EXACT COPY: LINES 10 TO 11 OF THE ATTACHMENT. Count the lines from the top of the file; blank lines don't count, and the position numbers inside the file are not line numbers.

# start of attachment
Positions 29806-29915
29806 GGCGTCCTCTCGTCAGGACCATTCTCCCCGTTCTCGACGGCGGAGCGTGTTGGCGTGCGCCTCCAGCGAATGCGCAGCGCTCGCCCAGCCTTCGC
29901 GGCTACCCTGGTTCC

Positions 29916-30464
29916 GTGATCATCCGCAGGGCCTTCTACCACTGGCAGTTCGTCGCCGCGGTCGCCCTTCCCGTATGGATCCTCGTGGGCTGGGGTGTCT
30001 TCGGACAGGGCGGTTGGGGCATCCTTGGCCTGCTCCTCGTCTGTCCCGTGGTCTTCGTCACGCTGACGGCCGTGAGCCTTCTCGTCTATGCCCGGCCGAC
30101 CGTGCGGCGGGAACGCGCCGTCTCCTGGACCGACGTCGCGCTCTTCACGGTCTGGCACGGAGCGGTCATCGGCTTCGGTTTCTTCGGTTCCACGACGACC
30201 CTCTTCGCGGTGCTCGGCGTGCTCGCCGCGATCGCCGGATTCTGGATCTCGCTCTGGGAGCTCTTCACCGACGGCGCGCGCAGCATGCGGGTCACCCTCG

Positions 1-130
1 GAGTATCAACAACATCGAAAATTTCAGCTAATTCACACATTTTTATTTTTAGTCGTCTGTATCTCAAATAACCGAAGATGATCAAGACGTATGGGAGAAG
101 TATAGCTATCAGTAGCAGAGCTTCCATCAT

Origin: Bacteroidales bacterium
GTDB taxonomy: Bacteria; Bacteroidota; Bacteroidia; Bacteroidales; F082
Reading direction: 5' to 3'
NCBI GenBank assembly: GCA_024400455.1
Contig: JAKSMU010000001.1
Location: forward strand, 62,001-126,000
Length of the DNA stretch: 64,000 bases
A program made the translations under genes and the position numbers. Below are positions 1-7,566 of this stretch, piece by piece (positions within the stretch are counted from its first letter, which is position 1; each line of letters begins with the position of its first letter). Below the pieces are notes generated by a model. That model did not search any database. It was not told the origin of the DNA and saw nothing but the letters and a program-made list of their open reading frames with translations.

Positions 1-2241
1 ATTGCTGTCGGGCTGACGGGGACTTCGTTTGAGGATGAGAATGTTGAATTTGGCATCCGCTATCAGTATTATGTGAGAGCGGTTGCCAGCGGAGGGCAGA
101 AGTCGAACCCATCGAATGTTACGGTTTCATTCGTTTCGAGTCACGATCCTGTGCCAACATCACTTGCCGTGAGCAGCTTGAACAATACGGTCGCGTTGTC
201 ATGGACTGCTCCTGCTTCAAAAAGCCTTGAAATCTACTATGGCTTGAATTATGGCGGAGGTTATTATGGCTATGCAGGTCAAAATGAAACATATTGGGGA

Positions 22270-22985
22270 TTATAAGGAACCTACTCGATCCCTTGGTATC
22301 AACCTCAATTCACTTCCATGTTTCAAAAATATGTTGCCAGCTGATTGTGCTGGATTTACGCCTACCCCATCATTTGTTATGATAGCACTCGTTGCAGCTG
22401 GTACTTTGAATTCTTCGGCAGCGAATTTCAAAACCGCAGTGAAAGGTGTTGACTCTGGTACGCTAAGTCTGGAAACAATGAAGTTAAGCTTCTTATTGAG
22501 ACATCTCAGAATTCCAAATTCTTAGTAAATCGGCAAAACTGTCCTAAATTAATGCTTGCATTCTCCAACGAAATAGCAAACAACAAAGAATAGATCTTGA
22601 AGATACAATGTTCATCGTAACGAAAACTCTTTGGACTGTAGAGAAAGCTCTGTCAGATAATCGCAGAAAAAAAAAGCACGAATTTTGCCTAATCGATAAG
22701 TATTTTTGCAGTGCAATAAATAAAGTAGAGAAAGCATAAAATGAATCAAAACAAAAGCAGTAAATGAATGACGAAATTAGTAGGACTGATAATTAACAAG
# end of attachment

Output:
1 GAGTATCAACAACATCGAAAATTTCAGCTAATTCACACATTTTTATTTTTAGTCGTCTGTATCTCAAATAACCGAAGATGATCAAGACGTATGGGAGAAG
101 TATAGCTATCAGTAGCAGAGCTTCCATCAT